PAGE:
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Sugar and gold were more effective than antibiotics in fighting bacteria

Researchers at the University of Pennsylvania and Stanford University have created sugar-coated gold nanoparticles that can destroy bacterial biofilms at the sites of caries and wounds. The new method will allow treating patients with diagnosed allergies to antibiotics.

Sugar and gold against bacteria

Bacteria on teeth and damaged skin can become coated with mucous membranes and develop into biofilm. Such microorganisms cause tissue damage and interfere with the work of antibiotics. Technology using gold nanoparticles will eliminate such surfaces in less than a minute, surpassing popular antimicrobial drugs in effectiveness.

Due to its ability to convert energy from light sources into heat, gold can be used for photothermal therapy, a technology that uses the heat of nanoparticles to kill bacteria. In addition to generating heat, the nanoparticles emit ultrasonic waves, so they can be detected using photoacoustic imaging.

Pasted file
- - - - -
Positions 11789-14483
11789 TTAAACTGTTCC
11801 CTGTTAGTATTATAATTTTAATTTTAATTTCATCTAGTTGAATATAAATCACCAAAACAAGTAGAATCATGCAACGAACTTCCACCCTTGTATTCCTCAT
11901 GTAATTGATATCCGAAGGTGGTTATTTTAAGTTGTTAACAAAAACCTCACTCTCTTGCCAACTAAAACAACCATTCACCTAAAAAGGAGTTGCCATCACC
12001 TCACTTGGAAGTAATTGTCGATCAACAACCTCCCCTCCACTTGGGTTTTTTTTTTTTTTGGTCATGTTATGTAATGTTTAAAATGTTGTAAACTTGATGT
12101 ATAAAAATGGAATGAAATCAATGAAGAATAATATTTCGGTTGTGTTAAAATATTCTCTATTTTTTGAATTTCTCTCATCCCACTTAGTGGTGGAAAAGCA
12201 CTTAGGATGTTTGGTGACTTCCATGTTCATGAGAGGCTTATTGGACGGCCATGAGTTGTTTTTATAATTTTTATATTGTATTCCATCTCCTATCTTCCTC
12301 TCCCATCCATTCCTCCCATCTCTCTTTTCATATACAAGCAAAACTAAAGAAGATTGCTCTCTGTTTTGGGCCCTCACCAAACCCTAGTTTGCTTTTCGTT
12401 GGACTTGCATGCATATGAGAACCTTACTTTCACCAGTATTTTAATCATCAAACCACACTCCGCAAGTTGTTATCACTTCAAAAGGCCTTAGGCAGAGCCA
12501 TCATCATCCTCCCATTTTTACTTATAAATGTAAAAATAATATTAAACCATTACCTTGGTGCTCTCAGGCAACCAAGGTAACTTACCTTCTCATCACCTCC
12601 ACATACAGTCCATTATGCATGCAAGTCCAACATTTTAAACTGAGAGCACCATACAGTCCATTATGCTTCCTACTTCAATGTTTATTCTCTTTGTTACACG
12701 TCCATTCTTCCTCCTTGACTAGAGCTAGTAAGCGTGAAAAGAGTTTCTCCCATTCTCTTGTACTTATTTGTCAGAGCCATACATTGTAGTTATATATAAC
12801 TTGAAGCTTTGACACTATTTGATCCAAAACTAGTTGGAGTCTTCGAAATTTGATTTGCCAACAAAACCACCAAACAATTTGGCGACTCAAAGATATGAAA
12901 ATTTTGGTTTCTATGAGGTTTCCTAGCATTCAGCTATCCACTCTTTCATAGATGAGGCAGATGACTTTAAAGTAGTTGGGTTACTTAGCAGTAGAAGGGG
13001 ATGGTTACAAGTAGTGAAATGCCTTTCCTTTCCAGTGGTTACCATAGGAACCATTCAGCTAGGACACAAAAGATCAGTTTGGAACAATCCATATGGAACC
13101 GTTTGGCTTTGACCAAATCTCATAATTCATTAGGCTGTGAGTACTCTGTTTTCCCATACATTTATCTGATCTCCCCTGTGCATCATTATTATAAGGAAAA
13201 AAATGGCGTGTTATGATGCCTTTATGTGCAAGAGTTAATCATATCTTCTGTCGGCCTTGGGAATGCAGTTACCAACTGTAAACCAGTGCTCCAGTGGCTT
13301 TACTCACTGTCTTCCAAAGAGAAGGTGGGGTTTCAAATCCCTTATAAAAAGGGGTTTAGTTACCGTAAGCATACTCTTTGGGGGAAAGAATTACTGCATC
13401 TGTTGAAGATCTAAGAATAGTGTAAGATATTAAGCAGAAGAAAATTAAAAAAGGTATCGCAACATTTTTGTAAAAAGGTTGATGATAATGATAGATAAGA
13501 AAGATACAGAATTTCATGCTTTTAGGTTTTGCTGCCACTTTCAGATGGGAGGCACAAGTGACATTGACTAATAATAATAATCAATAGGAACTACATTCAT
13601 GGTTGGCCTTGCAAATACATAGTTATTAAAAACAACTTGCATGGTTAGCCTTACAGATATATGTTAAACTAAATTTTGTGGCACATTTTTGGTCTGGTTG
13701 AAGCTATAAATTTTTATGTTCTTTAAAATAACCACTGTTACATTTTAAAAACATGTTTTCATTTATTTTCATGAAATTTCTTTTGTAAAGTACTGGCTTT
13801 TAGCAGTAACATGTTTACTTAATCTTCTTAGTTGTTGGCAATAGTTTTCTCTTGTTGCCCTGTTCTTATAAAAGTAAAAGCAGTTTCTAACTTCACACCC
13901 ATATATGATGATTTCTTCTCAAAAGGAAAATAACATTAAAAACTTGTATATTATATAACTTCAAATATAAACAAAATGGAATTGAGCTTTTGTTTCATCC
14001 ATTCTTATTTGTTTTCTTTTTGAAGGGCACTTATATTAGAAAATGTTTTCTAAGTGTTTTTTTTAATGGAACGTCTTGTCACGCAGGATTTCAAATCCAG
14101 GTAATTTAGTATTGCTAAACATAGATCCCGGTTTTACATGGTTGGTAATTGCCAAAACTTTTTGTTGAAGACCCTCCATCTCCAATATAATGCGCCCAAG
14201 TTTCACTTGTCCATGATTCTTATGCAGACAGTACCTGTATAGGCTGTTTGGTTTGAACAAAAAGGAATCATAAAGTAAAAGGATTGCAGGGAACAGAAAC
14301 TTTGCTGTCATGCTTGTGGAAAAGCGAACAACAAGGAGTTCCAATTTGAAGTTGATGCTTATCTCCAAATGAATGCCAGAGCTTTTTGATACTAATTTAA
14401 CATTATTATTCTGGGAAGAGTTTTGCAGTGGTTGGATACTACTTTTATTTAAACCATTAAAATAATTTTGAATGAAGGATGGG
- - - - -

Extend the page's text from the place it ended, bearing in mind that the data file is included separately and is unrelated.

Sugar and gold against bacteriaPhotoacoustic imaging of biofilm treated with gold nanoparticles using dextran

To make the nanoparticles attractive to bacteria, the scientists coated them with dextran, a polysaccharide and carbohydrate that acts as building blocks for creating biofilms. The authors of the experiment tested the new method on the teeth and wounded skin of rats and mice. It turned out that photothermal therapy is much more effective in destroying biofilms, while existing methods do not particularly reduce the viability of bacteria.

The technology allows you to destroy almost all harmful bacteria in the cavity in 30 seconds. The heat generated by the nanoparticles was superior to another antimicrobial agent, gentamicin. Potentially, the new method will help prevent the development of caries and speed up wound healing in patients.

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